Katla is among the world’s most powerful volcanoes. Katla volcano is found in Mýrdalsjökull glacier in the southern part of Iceland and just north of Vík í Mýrdal. The volcano last erupted in 1918, but since, has only had a few smaller eruptions.
According to scientists and volcanologists, another explosive eruption is inevitable in the next few years. Both Katla volcano and Myrdalsjokull are under tight monitoring. The caldera of the Katla volcano has a diameter of 10 km and is covered with 200–700 metres of ice.
The flood discharge of the melting ice before a large eruption would be comparable to the average water discharge of the world’s largest rivers combined.
The volcano and Mýrdalsjökull glacier is about 600 km sq. large, and it is the fourth largest glacier in Iceland. Katla volcano is by nature a sub-glacial volcano. Ranked one of the most powerful in the world.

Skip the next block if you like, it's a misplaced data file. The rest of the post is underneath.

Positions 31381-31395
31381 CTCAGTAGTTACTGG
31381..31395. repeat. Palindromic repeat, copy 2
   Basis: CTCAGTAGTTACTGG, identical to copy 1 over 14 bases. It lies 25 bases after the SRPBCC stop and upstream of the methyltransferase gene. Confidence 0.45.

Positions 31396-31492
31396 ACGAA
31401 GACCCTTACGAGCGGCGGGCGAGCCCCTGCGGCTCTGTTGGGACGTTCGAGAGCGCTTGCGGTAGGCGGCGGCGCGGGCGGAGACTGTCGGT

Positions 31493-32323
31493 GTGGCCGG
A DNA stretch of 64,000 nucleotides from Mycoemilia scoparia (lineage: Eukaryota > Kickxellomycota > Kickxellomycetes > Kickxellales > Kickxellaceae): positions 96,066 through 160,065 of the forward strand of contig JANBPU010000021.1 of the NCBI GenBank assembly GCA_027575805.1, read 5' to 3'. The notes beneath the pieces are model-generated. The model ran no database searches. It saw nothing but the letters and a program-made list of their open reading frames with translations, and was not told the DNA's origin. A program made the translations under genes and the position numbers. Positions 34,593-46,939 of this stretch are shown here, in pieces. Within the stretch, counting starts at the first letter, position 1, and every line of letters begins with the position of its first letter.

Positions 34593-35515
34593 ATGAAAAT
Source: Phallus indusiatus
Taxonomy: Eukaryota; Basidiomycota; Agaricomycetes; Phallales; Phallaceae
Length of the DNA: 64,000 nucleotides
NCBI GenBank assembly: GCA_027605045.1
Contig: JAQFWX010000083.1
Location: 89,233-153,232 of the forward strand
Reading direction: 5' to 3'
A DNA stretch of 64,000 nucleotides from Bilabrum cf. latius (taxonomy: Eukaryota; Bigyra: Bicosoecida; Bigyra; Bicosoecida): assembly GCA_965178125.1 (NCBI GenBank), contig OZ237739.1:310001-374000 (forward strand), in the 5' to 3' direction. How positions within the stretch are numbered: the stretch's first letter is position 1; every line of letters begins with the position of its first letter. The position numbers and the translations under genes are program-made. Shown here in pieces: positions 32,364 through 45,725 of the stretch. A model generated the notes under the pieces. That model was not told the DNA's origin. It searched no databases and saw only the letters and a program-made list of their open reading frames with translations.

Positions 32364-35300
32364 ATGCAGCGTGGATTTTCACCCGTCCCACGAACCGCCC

In 1999, activities within the Mýrdalsjökull glacier were noted and concerns by geologists were voiced about a potential eruption in the near future.
Katla volcano has not erupted violently for over 95 years. However, in the historical eruptions, farms have been swept away by the outbursts.
During the 2010 Eyjafjallajökull eruptions where Katla volcano is just to the west of the glacier, Icelandic President Ólafur Grímsson said “the time for Katla to erupt is coming close … we [Iceland] have prepared … it is high time for European governments and airline authorities all over Europe and the world to start planning for the eventual Katla eruption”. (Wikipedia)
In the southern part of Iceland around the Mýrdalsjökull glacier, there has been more activity in the form of a seismic swarm of recent. The two events measured a magnitude of 4.5 on the northern Katla caldera rim.
Of course, this is nature’s play at its best. Not only does this make Iceland geologically exciting, but also a spectacular, exploration playground for visitors.